‘Because you know the powerful medical player in her mind was a specialist and in fact my attempts to persuade her ... simply undermined in her eyes my competence as a doctor.’ [GP 10]
One participant admitted to bending the truth if this secured necessary treatment for the patient:
‘You know, fudging things to get Medicare rebates for um, not necessarily fudging, but people have to have the right conditions before you can get it done or what’s another example? A script they have to have a certain condition and they don’t quite fit, and you say they’ve got such and such and you might actually be breaking the law and yet we’re actually acting for our patients and in a way they have a genuine disease, they need it, they couldn’t afford it privately so we’re making these decisions that are a very grey area ... Who are we acting for, our patient or the system? I think they’re very tricky those areas, don’t have the easy answers always.’ [GP 8]
Ethically grey areas
Many participants commented that the appropriate response to some ethical issues was ‘obvious’ or ‘straightforward’:
‘Well, most of the common ones are fairly straightforward, just things such as people wanting things that are inappropriate and usually they can be sorted out by a good consultation.’ [GP 12]
However, ethical uncertainty or ambivalence also emerged frequently from the data, often expressed in terms of decisions being ‘grey’ or ‘not black and white’. For example, participants acknowledged the importance of maintaining patient-doctor boundaries in facilitating refusal to accede to inappropriate patient requests. However, value was also seen in being flexible with boundary rules:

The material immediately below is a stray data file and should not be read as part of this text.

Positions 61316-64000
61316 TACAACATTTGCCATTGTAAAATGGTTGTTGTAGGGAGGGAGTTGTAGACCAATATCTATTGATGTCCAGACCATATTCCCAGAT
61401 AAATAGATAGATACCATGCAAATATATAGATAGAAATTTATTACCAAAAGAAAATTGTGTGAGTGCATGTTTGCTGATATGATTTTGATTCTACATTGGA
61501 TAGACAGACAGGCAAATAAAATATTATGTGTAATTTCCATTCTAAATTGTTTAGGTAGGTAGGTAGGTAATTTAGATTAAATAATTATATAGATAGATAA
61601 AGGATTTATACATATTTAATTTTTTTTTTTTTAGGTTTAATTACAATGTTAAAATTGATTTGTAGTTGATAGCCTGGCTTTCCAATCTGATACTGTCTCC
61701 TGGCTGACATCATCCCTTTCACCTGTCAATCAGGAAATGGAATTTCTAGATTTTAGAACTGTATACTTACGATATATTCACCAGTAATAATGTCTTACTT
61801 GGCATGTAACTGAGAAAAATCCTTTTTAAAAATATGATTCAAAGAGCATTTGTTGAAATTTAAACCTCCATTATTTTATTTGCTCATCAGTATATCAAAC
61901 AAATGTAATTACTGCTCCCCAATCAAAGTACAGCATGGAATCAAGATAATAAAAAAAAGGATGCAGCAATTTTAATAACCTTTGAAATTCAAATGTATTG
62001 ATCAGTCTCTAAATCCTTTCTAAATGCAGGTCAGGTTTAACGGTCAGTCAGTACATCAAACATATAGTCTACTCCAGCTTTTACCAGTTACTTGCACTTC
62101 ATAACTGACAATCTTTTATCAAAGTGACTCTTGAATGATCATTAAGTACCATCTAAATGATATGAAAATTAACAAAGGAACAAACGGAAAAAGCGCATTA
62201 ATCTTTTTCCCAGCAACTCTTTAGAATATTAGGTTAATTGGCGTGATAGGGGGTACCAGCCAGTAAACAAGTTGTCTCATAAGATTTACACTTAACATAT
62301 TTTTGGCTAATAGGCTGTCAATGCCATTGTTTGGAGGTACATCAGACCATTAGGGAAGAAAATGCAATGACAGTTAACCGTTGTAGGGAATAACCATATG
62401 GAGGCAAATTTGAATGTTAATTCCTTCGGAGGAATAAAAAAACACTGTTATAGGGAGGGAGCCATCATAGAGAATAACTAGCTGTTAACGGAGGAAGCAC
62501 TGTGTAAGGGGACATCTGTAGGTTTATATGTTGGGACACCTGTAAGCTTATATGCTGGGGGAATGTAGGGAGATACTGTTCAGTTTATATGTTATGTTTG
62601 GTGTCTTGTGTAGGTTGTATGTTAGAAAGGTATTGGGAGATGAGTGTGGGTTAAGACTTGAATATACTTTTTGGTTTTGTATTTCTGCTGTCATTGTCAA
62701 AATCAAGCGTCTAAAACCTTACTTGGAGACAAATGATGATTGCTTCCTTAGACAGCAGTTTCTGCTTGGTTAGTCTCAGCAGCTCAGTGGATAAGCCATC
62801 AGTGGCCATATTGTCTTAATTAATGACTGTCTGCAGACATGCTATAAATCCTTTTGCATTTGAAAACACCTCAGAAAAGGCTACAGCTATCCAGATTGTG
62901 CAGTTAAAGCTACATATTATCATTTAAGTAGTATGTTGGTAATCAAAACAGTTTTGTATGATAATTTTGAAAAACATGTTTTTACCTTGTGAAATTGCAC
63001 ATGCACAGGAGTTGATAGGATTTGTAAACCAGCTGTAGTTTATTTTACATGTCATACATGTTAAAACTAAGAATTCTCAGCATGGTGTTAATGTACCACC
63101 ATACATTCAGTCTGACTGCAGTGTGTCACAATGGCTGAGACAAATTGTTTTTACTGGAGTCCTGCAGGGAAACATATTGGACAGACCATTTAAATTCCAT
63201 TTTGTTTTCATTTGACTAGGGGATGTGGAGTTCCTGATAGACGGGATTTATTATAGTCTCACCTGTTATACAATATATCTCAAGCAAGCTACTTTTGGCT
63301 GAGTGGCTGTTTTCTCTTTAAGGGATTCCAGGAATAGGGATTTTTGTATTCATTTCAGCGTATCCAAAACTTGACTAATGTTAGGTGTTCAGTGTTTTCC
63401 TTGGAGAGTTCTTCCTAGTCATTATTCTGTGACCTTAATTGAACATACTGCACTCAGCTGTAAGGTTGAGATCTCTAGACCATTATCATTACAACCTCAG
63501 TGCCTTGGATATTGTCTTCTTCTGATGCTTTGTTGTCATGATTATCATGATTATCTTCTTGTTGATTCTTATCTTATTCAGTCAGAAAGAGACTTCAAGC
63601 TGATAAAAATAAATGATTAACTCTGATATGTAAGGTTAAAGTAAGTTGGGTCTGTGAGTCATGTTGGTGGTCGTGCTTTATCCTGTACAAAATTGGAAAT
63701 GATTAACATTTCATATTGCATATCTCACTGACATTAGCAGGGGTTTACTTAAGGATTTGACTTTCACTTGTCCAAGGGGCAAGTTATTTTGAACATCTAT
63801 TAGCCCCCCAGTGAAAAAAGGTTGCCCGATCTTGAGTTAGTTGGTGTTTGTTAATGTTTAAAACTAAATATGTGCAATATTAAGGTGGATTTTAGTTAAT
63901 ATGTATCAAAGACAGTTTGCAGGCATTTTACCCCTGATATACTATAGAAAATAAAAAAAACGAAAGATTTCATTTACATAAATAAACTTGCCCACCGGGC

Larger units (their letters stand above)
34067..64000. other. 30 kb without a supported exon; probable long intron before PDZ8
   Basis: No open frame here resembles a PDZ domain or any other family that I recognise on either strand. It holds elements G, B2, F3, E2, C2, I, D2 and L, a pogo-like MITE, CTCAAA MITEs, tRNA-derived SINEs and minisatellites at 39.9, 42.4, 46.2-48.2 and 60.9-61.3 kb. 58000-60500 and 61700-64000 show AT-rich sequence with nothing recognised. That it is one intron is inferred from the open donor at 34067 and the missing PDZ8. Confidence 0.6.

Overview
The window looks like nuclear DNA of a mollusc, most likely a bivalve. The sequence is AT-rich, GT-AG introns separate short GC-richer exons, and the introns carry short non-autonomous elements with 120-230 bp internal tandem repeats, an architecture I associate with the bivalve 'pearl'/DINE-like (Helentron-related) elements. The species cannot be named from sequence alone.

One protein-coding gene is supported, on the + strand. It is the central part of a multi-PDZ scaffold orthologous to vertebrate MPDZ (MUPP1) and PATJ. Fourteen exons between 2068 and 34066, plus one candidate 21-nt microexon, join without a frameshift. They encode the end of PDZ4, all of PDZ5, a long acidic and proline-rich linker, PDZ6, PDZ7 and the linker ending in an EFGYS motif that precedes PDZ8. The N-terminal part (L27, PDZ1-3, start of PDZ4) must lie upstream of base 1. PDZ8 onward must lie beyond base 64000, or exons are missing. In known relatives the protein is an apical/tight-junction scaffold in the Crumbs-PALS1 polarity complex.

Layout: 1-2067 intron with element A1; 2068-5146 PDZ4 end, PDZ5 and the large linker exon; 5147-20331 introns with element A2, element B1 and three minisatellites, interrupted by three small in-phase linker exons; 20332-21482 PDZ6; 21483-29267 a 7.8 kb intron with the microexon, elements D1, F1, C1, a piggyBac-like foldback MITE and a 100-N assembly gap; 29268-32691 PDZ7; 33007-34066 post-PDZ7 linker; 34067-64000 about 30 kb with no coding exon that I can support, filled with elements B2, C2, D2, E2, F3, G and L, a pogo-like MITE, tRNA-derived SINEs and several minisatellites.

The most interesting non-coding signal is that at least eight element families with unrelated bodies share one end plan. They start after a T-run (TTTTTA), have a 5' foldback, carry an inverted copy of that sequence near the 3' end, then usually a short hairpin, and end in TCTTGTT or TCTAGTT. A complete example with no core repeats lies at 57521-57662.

‘[Patients] might ask for information about you, or things like gifts and those sorts of things can be quite difficult, sometimes you don’t know what to do or say ... the closer you get, I can see how that can make the therapeutic relationship perhaps a little bit more difficult, I can see that, and I guess I was always told you shouldn’t cross that boundary, but at the same time, sometimes giving a little bit of yourself can be incredibly valuable, and sometimes for a for a patient to give you something, or say thank you for something that you’ve done can be quite valuable for them as well.’ [GP 1]
This participant described recognising in her early career that ethical guidelines previously thought to be appropriate were at times unhelpful or inappropriate, and an ensuing sense of bewilderment and isolation:
‘I found general practice even more complicated because you’re often there on your own and, um, until you really have that ongoing relationship with the patient as well, I think, I just think before you start practising it seems like there are going to be relatively clear guidelines.’ [GP 1]
The personal demands of ethical decision making
Participants indicated that vigilance, effort and personal cost were sometimes involved in negotiating ethical issues. Costs included personal vulnerability to clinical error (eg. a missed diagnosis) when deciding to limit investigation costs in line with the GP gatekeeper role: